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Roster Rundown #1: Andrew Brackman

March 5, 2009

Initially, I had planned to do a full rundown of the 40-man roster, going through each player. And then I actually read through the 40-man roster and I was like, “Yeah, I know you and you and you and you and–what the fuck?! Wilkin De La Rosa? Michael Dunn? Eric Hacker? Aren’t you all people who will toil in the minors until four fifths of the rotation lies in a coma due to a tragic bass-fishing accident and then pitch just above replacement level, leading every fan to ponder in the offseason what would have happened if only AJ hadn’t cast that line?” So instead I decided to do the big names/potential big impact on the 40-man roster, which is just my excuse to drool over Phil Hughes and obliquely trash Presidential Trade Bait (Ian Patrick Kennedy) and make wild, unfounded speculations about how Francisco Cervelli’s existence has convinced Jose Molina to practice knife-fighting in the event he has to protect his backup role with force.

Anyhow, the first person I’ve chosen to rundown (not literally, he’s much, much faster than me): Andrew Brackman

…Is HUGE. He is the biggest thing to hit the Yanks since…well, I don’t even know. He towers over the competition and looks to make big strides with the team.

Okay, I relent, he’s six feet, ten inches and I’m making bad puns. But even once his talent comes into play, the double entendre still stands. He makes this list in part because he’s actually on the 40-man roster and in part because of his major talent.

Brackman wouldn’t show up on this list without the help of Scott Boras. His agent was the reason he fell to the Yanks, who wrapped him up with a $4.55 million, 4 year commitment and a guaranteed spot on the 40-man. For that reason, the Human Skyscraper is bigger on my radar than the younger and possibly equally talented Dellin Betances.

What He Can Do: Brackman is GoldenArmed with both two-seamers and four-seamers in the mid-90’s. His spike curve is, by many accounts, filthy, and supposedly he’s turned a mediocre changeup into an above-average pitch (file that one under: I’ll believe it when I see it). Scouting report courtesy RAB.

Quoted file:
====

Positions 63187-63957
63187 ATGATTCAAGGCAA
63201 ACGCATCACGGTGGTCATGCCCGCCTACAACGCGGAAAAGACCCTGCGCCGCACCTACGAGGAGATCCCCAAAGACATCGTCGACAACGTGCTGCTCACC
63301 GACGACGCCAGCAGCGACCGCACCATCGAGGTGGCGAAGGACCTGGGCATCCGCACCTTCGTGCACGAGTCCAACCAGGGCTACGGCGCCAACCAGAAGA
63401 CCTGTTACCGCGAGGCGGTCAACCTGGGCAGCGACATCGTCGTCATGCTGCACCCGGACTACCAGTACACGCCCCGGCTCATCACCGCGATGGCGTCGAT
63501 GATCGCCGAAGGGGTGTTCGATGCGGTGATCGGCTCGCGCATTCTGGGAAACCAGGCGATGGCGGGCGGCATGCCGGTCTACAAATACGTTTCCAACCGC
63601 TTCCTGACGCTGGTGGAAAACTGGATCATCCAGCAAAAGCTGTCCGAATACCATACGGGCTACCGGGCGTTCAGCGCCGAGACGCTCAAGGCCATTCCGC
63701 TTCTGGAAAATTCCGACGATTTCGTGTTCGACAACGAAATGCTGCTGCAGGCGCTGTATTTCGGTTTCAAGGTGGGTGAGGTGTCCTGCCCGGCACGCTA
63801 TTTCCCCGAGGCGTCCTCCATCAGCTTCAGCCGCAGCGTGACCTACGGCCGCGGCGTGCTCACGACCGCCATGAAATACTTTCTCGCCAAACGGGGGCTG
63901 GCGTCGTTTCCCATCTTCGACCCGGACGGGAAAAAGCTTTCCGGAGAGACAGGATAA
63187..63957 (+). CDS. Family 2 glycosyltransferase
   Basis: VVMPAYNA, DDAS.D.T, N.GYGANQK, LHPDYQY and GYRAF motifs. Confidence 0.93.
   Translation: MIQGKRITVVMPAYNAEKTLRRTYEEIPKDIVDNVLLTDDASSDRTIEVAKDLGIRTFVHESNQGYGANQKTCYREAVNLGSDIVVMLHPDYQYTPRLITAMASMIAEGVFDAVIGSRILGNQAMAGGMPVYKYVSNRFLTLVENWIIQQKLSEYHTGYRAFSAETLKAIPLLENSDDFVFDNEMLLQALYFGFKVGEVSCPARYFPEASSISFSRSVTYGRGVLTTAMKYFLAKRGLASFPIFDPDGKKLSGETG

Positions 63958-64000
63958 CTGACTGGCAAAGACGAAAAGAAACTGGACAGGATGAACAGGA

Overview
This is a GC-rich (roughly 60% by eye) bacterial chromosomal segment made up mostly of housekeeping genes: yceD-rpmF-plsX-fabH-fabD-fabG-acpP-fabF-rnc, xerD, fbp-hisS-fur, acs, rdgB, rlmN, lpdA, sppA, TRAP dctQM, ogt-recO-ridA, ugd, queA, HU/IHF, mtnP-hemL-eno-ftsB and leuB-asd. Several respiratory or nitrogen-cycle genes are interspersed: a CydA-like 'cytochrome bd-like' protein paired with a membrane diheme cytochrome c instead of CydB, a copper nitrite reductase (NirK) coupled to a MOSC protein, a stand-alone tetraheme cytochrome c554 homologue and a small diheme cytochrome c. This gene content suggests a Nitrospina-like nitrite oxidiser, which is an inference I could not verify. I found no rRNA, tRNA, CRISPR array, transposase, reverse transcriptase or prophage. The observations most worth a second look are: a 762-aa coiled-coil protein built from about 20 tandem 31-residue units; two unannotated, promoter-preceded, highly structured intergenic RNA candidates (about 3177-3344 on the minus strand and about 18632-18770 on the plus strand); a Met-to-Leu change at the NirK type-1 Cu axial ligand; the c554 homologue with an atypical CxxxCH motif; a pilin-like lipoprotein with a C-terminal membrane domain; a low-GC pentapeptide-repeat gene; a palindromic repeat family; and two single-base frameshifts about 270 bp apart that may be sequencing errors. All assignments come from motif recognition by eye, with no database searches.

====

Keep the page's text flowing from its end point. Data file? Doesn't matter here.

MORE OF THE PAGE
DEF CON 4 (Worst Case Scenario): Since Brackman is coming off his first full pro season after TJ-surgery, wildness and injury are the two biggest concerns. So, in other words, he could end up pitching like a wilder Daniel Cabrera (leaving a three/four row deep buffer zone around the stadium), or he could end up pitching like Carl Pavano (The Damned One), which is to say, not at all. Or, in ultimate DEF CON 4 fashion: after a horrible game and a messy argument with much shouting and tears, Brackman and his GoldenArm agree to divorce, leaving Brackman to learn how to do everything left-handed while watching his GoldenArm shamelessly flirting with Daniel Bard at the top of the inning during Pawtucket games.

Paradise (Best Case Scenario): Brackman’s GoldenArm turns out to be 24K, and while extremely heavy and vaguely creepy, it sufficiently distracts hitters while throwing 96 mph cheese. Brackman almost never walks anyone, mostly because with light reflecting off his arm, he triggers the instinct to use an object to block out or step away from lights in your eyes in every batter he faces. His rise through the system is meteoric, and, like Joba before him, he debuts in August, except in the starting rotation because Cashman doesn’t want to deal with mouthbreathers suggesting that Brackman and his GoldenArm should set up for Mo. Brackman continues to mow down hitters, becomes an integral part of the 2009 championship team and then uses his offseason to de-worm orphans in Somalia and provide liquidity to the lending market.


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